Transformational Gardening

Disclaimer: Foraging can be fun, rewarding and provide health benefits. As a novice forager, I will be sharing my foraging experiences. However, in order to be safe, always consult with local foraging experts and guidebooks before beginning foraging. Children should learn to forage safely by being guided by experienced adults. Never ingest anything unless you are certain of the identification and safety of the plant. Some plant species are inedible and some are poisonous.

Black Raspberry (Blackcap) (Rubus occidentalis): Images

Date Location Notes Images
July 16, 2009 Southeastern, New Hampshire Difficult to tell Rubus species apart. At first I thought it might be the Allegheny Blackberry (Rubus allegheniensis) or the Upland Blackberry (Rubus pergratus), but the Black Raspberry has some key differences:

  • The Black Raspberry fruit itself is more round (similar width and height) with a deep, hollow space in the top when removed from the plant. The Blackberries are taller than they are wide. In this case, the fruit looks more round like a Black Raspberry.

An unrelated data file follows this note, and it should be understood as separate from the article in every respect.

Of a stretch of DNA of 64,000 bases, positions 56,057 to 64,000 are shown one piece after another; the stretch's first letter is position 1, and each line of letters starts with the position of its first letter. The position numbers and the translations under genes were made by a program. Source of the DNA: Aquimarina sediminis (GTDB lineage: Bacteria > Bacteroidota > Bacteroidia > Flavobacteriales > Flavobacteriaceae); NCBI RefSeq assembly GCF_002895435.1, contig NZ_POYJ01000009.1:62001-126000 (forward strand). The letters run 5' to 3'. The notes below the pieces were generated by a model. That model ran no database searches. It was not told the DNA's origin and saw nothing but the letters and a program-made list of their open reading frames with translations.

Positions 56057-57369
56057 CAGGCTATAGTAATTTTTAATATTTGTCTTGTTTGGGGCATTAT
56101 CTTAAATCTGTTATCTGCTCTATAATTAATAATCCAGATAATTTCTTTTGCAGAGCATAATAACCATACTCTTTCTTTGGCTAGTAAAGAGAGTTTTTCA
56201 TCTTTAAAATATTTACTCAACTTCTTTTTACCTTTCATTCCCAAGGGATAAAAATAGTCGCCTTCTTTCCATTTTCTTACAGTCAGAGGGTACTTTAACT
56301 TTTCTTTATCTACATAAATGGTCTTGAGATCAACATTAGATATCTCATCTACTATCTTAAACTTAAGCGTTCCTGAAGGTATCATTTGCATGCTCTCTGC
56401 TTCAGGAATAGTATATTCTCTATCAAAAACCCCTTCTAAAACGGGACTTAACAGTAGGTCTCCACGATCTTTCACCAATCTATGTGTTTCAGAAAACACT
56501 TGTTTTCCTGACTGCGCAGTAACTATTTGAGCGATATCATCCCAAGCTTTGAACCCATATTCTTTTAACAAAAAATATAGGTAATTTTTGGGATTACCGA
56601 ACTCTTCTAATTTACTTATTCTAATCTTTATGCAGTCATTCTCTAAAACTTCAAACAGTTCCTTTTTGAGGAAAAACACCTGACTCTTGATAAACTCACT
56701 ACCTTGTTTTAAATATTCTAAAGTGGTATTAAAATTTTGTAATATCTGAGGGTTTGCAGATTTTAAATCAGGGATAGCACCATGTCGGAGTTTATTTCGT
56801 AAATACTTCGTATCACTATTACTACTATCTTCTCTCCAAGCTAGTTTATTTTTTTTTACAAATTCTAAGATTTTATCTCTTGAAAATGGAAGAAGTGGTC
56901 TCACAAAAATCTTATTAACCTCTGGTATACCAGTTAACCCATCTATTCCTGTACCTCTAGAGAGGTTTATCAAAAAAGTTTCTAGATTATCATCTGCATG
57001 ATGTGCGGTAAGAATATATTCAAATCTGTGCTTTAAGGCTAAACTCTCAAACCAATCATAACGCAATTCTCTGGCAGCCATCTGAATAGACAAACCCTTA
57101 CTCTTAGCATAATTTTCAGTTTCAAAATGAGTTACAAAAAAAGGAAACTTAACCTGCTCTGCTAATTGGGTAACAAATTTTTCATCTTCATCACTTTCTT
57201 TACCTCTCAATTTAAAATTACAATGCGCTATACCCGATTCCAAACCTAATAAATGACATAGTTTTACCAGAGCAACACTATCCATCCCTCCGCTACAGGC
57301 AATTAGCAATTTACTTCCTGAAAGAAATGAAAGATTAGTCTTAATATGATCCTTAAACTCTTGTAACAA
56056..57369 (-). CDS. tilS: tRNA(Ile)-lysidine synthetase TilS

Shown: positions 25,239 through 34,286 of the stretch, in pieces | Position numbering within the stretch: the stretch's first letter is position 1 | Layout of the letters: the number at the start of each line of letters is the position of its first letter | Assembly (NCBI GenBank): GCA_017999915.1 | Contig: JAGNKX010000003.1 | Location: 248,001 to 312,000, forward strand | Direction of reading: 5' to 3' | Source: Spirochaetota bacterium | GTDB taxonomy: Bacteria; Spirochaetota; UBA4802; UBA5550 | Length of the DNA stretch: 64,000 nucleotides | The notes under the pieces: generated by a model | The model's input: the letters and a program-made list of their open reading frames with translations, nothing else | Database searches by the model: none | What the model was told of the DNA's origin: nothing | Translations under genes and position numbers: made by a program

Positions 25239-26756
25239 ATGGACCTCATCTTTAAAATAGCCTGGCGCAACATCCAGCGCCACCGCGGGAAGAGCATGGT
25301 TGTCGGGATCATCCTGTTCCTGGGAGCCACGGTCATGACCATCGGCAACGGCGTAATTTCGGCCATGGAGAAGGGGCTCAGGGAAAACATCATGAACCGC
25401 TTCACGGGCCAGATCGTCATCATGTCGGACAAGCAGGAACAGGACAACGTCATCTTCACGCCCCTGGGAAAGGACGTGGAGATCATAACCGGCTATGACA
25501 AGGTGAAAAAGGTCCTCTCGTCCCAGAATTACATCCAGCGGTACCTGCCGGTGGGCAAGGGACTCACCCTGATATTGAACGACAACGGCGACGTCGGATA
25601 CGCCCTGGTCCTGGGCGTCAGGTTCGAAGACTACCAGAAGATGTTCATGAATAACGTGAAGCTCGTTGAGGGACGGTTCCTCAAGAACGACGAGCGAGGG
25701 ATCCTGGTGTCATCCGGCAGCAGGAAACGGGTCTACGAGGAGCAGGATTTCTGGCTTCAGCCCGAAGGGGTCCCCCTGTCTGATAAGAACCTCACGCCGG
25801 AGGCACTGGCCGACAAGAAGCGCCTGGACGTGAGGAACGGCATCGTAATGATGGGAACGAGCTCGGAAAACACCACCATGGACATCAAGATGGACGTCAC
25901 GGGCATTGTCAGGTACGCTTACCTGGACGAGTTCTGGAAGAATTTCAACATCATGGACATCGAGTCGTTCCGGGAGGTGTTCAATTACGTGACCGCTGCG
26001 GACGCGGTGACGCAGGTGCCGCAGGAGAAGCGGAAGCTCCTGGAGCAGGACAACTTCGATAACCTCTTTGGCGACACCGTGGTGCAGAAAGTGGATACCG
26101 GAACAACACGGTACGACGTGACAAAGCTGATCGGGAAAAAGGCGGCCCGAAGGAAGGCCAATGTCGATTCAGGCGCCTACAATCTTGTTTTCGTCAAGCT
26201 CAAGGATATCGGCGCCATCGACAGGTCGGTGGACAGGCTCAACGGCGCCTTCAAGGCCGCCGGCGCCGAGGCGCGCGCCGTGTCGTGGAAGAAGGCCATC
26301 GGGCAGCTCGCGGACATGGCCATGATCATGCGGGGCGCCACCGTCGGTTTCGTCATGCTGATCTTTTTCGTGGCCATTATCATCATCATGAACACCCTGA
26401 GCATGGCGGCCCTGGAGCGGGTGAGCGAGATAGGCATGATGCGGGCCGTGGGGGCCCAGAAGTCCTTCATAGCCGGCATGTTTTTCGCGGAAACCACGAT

• The stems of the Black Raspberry plant often have a blue-gray tinge to them. While the stems of the Allegheny Blackberry have a redish-brown tinge.
  • The underside of the leaves of the Black Raspberry have a soft gray or white fuzz.
  • The fruit of the Black Raspberry often ripens after different rates so that one often sees unripe white or red fruit along with some ripe black fruit.
Date Location Notes Images
June 25, 2012 Southeastern, New Hampshire Key:
  • Plants armed with prickles or bristles. Principle leaves compound.
  • Stems woody and differentiated into primocanes and floricanes.
  • Receptacle of fruit remaining behind on pedicel.
  • Leaflets densely tomentose on back surface (white to gray hairs).
  • Fruit purple-black. Primocanes very glaucous.